Why Yoga Teacher Training Is Not For The Fainthearted

01st Dec 2019 - Michele Pernetta

Like any teaching career, it’s the culmination of years of personal practice, hard work, study, research, injuries, trial and error, listening, tears, patience and a passion for other people’s healing.

We have all been through forms of training, - schools, diploma’s and courses. Normally mostly when we were young-ish. Usually we then stop for many years and use the skills we have learned in our work and reap the rewards of our study.

In many ways a teacher training is no different, except often-times we have not been in such an intensive learning environment since we were much younger, and our brains are unaccustomed to being kick-started again to explore, memorise and inspect. We can find we need to re-learn how to learn.

Even in our intense learning periods, we were rarely challenged both physically and mentally simultaneously. Normally it’s either academic learning or physical training. Doing both at once is not for the faint hearted. You get your ass kicked in class, stand up in front of 30 people and teach 3 poses and then you have to write an essay on Indian Philosophy!

One is being asked to grow mentally as well as use one’s own body during twice daily yoga sessions so this means a teacher training can be far more intense than other forms of training. New ideas, new friends, spiritual teachings, meditation, and self inspection, all these things are occurring for real, and the vehicle is one’s own body, not just a textbook.

We are not stamping people with our brand. We help teachers to be individuals, and teach from their own experience and with their own personality. We aim to to give people how to understand their own body ad mind, and to understand their students the same way. To teach from the inside out. This requires much more of the student.

Public speaking and diction can be a trigger for many people’s greatest insecurities and patterning and can also be an incredible key to unlocking their power and releasing their past.

I’ve heard people say “oh you learn a few words and you stand up there and say them, how hard can being a yoga teacher be?” Like any teaching career, it’s the culmination of years of personal practice, hard work, study, research, injuries, trial and error, listening, tears, patience and a passion for other people’s healing that has brought even the new yoga teacher to the point they are teaching you. Its heroic. As a new teacher we try to get the timing right, the words right, the motivation, the voice, tone, music, pace, corrections, modifications and god forbid someone with a steel rod in their spine or only one hand shows up to one’s first class!

Teacher trainings are crucibles for growth and any part of us that is un-inspected comes to the surface and can be understood and transcended within the supportive framework of a full time course. The love, caring and compassion that builds during the course is astonishing to me and as a teacher, who has been blessed with many stories of transformation and growth, it is the most incredible gift to be part of such a transformative process.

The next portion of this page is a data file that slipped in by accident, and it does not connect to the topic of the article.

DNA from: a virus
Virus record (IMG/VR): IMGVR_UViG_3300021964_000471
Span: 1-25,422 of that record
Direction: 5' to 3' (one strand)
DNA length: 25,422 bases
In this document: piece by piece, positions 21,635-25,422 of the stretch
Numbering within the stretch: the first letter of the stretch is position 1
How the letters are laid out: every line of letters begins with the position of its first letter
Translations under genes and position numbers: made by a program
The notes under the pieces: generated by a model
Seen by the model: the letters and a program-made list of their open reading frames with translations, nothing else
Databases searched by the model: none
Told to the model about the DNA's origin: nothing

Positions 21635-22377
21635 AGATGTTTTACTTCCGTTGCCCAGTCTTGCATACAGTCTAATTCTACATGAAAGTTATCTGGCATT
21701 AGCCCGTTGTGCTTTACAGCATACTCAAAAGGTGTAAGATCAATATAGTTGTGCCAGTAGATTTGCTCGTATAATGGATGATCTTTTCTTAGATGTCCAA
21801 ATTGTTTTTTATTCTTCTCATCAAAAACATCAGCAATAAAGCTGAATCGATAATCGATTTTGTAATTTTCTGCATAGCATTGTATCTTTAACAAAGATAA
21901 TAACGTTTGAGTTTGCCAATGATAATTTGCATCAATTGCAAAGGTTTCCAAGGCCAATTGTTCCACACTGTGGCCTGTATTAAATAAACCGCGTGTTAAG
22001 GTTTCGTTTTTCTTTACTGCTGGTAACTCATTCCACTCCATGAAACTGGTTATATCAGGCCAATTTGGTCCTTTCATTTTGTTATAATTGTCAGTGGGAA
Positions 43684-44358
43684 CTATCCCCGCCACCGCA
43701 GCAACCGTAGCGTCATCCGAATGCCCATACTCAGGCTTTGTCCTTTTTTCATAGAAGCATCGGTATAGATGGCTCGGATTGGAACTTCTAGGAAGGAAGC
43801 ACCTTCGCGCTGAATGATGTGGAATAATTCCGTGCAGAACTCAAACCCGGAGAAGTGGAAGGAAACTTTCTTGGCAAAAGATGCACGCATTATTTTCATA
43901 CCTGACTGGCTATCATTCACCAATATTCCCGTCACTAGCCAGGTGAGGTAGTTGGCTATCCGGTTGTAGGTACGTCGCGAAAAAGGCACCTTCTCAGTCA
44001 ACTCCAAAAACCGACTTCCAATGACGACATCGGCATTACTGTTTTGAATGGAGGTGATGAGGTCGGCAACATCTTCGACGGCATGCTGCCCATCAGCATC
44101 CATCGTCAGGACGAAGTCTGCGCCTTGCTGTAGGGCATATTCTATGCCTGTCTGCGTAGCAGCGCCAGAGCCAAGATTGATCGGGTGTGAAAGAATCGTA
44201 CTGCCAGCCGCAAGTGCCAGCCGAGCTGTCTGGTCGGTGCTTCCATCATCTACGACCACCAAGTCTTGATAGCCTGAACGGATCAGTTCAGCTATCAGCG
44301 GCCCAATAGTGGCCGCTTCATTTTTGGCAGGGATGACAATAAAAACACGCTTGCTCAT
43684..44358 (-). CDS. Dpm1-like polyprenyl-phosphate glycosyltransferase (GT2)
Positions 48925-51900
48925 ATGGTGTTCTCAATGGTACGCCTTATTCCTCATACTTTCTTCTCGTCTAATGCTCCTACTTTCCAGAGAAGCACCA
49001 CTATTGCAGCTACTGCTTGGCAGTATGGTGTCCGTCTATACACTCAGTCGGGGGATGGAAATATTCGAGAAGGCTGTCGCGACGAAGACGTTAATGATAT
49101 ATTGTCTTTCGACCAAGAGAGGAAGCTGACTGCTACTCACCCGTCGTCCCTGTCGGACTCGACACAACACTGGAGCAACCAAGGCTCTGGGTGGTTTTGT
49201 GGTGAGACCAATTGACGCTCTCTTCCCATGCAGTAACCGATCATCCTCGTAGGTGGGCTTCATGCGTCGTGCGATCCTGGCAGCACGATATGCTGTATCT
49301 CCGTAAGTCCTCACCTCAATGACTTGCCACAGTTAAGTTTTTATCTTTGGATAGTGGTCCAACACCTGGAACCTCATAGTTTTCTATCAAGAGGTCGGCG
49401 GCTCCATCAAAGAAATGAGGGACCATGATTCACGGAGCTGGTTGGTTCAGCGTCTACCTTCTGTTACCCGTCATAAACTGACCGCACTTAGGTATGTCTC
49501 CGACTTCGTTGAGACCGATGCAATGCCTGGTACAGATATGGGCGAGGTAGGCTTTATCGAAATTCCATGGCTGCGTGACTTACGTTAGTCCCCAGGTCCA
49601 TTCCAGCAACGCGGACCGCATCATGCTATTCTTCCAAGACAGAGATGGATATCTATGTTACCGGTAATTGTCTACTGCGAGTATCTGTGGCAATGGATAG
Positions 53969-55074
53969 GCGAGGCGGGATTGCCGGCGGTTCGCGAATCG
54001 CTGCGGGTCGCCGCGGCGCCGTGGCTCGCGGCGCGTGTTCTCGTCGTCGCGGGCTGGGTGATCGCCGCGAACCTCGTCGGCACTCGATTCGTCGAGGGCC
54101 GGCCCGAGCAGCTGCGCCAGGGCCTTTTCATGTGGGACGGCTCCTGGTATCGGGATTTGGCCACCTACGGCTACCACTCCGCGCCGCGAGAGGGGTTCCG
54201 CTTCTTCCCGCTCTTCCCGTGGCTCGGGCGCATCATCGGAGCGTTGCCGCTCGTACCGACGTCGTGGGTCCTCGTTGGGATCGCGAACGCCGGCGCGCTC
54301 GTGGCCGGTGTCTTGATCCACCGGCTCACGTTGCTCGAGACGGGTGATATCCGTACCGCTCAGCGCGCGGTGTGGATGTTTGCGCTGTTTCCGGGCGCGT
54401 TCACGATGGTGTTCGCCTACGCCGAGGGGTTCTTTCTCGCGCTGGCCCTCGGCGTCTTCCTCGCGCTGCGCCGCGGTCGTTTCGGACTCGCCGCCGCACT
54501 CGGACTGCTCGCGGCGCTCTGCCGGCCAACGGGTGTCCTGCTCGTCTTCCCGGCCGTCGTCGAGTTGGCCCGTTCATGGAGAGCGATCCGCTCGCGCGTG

People have asked me why I don’t offer a correspondence course over a year or two of weekends for those who can’t get away for a full month. As much as I want to support people who can’t take time off, and may well do this, part of the reason I did not prioritise this is I believe something very unique is attained by going through the difficulty and intensity of one month with a group of 20 or 30 people. Those people become your peers, your mirror, your critics and your greatest support. They will push your buttons, bolster you up during difficulty, and show you your strengths and weaknesses and love you for both. The workload will show you where your mind needs work, your body will release it’s story from the yoga asanas and breathing, the self-inspection will uncover areas of your life you have neglected and a light will be shone on your un-inspected areas.

On a physical level, your body will get stiff at the start, then stiffer as you build muscle, old injuries may surface and with them old beliefs and emotions. You can be tired and sore, you might feel you can’t do it. This is just old weaknesses and patterns surfacing and being expelled, like a detox. After 2 weeks you start to gets suppler, and your energy starts to soar. By the end, one feels the best one has felt in years, light, energised and new. The mind, body and emotions have been flushed through. The tutors will get to know you, and we get to know and see what you need, how we can support, and what we can help you with to become the best person and teacher you can be.

Another reason I have not yet done a correspondence course, is that I wanted the first wave of FG teachers to be these intense, fiery, brave, honest, risk-takers. Willing to go through a fire to find peace. That’s what Fierce Grace is, it’s not for the faint of heart, and I felt that teachers willing to put themselves through this process of self understanding and transcendence and not quit, would be able to help students go through the same process in class and teach with Fierce Grace.

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